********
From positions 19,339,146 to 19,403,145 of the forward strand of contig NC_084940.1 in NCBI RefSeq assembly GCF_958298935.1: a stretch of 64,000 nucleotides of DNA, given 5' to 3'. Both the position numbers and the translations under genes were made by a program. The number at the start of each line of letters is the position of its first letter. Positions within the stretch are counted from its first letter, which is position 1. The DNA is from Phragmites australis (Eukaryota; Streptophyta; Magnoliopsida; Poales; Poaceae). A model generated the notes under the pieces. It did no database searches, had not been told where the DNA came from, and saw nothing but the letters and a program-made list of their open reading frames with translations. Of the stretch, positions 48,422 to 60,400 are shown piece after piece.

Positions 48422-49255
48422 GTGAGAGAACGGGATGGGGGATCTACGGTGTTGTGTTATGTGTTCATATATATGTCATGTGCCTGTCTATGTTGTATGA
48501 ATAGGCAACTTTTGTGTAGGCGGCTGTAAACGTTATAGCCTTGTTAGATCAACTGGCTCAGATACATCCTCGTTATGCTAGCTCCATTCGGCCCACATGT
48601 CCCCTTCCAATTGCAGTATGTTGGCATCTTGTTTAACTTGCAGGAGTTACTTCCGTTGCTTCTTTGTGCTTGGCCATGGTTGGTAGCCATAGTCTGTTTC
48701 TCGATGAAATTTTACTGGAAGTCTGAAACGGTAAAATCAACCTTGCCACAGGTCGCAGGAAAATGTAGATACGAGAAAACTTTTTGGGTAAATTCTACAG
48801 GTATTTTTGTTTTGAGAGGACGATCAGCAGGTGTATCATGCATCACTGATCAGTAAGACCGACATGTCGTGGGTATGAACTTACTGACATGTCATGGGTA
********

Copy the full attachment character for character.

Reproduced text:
From positions 19,339,146 to 19,403,145 of the forward strand of contig NC_084940.1 in NCBI RefSeq assembly GCF_958298935.1: a stretch of 64,000 nucleotides of DNA, given 5' to 3'. Both the position numbers and the translations under genes were made by a program. The number at the start of each line of letters is the position of its first letter. Positions within the stretch are counted from its first letter, which is position 1. The DNA is from Phragmites australis (Eukaryota; Streptophyta; Magnoliopsida; Poales; Poaceae). A model generated the notes under the pieces. It did no database searches, had not been told where the DNA came from, and saw nothing but the letters and a program-made list of their open reading frames with translations. Of the stretch, positions 48,422 to 60,400 are shown piece after piece.

Positions 48422-49255
48422 GTGAGAGAACGGGATGGGGGATCTACGGTGTTGTGTTATGTGTTCATATATATGTCATGTGCCTGTCTATGTTGTATGA
48501 ATAGGCAACTTTTGTGTAGGCGGCTGTAAACGTTATAGCCTTGTTAGATCAACTGGCTCAGATACATCCTCGTTATGCTAGCTCCATTCGGCCCACATGT
48601 CCCCTTCCAATTGCAGTATGTTGGCATCTTGTTTAACTTGCAGGAGTTACTTCCGTTGCTTCTTTGTGCTTGGCCATGGTTGGTAGCCATAGTCTGTTTC
48701 TCGATGAAATTTTACTGGAAGTCTGAAACGGTAAAATCAACCTTGCCACAGGTCGCAGGAAAATGTAGATACGAGAAAACTTTTTGGGTAAATTCTACAG
48801 GTATTTTTGTTTTGAGAGGACGATCAGCAGGTGTATCATGCATCACTGATCAGTAAGACCGACATGTCGTGGGTATGAACTTACTGACATGTCATGGGTA